Second Circuit Holds that FDCPA Does Not Require Debtor to Dispute Validity of Debt in Writing

In matter of first impression, the U.S. Court of Appeals for the Second Circuit recently held that section 1692g(a)(3) does not require a debtor to dispute a debt in writing. The court noted the circuit split on this issue and acknowledged that the Third Circuit has held that a notice requiring the debtor to dispute the debt in writing does not violate the FDCPA. See Graziano v. Harrison, 950 F.2d 107 (3d Cir. 1991). Conversely, the Ninth Circuit has held that it does. See Camacho v. Bridgeport Financial, Inc., 430 F.3d 1078 (9th Cir. 2005). In Hooks v. Forman, Holt, Eliades & Ravin, LLC, debtors sued a debt collection firm alleging that the collection notice requiring them to dispute the debt in writing violated section 1692g(a)(3) of the FDCPA. --- F.3d ---, 2013 WL 2321409 (2d Cir. May 29, 2013). The debt collection firm moved to dismiss the debtors' complaint for failure to state a claim, and the district court granted their motion. The debtors appealed. Addressing the debtors' claims, the court first looked to the reasoning of the Third Circuit. Under the Third Circuit's rationale, reading a writing requirement into section 1692g(a)(3) was not "incoherent" because sections 1692g(a)(4), (a)(5), and (b) also impose writing requirements on the debtor. The Third Circuit explained its reasoning stating "upon the debtor's non-written dispute, the debt collector would be without any statutory ground for assuming that the debt was valid, but nevertheless would not be required to verify the debt or to advise the debtor of the identity of the original creditor and would be permitted to continue debt collection efforts." See Graziano, 950 F.2d at 112. However, the court adopted the Ninth Circuit's reasoning, which primarily relied on the express language of the statute. Because section 1692g(a)(3) does not explicitly state that the debtor must dispute the debt in writing, while sections 1692g(a)(4) and (a)(5) do, the court determined that Congress did not intend to impose a writing requirement in section 1692g(a)(3). In addition, the court found that the right to dispute a debt was fundamental and imposing a writing requirement would conflict with the legislative purpose of the FDCPA. The court further reasoned that 1692g(a)(3) triggers less of a burden on debt collectors than those defined by sections 1692g(a)(4), (a)(5), and (b), and that imposing a writing requirement in those sections was consistent with the statutory language. Finally, the court rejected the debt collection firm's argument that its interpretation of the FDCPA constituted a "new legal rule" as its interpretation did not conflict with any prior holding of the court. Accordingly, the court vacated the district court's judgment and remanded the case. For more information on consumer finance litigation topics, please contact one of the Burr & Forman team members for assistance. We are happy to answer any questions or concerns you may have.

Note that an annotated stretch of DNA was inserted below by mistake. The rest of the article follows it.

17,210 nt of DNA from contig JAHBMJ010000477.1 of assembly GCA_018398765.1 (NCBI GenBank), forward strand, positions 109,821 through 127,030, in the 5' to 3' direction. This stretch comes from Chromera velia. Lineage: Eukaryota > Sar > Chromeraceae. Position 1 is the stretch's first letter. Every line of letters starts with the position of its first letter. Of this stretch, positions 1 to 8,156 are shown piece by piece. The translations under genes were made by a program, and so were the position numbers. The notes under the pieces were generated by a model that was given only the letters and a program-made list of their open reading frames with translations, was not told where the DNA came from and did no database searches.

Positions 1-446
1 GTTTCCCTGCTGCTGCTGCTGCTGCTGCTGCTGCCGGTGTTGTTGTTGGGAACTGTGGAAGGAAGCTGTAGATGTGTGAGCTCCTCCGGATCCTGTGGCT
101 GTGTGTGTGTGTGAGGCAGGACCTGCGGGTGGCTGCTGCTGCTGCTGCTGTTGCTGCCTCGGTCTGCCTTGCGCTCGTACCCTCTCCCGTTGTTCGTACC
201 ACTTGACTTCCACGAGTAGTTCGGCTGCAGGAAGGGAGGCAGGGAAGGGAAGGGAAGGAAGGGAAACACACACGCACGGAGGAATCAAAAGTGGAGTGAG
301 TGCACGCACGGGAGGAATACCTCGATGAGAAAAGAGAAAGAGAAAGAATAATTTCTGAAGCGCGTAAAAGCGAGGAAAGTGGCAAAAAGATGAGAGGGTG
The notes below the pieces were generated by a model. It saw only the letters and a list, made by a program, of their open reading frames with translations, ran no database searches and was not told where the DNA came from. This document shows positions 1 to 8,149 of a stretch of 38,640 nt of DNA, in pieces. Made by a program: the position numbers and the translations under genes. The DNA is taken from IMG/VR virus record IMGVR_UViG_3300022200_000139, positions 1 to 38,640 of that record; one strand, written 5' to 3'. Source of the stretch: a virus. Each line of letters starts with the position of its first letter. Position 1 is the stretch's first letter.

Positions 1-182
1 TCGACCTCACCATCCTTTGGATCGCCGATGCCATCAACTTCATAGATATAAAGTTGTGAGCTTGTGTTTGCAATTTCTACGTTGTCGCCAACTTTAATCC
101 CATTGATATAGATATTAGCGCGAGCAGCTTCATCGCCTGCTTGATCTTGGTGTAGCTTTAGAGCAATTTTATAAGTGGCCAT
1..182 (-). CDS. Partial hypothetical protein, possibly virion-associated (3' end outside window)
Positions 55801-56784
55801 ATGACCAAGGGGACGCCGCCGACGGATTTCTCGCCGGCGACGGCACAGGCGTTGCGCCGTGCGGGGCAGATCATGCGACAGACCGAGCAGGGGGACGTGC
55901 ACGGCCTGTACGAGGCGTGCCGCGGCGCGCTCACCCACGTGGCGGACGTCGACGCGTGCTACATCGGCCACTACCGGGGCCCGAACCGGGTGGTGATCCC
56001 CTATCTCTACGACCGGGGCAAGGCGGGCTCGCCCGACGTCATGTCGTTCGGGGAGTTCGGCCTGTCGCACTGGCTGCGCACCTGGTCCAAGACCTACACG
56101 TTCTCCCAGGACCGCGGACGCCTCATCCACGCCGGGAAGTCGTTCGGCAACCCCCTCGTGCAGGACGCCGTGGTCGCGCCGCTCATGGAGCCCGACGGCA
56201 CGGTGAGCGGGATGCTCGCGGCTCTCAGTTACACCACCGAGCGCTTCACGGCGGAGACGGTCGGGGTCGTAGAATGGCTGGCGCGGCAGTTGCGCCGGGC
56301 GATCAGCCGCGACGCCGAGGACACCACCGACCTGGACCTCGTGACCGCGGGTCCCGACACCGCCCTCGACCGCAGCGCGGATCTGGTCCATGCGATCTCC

Posted in: FDCPA
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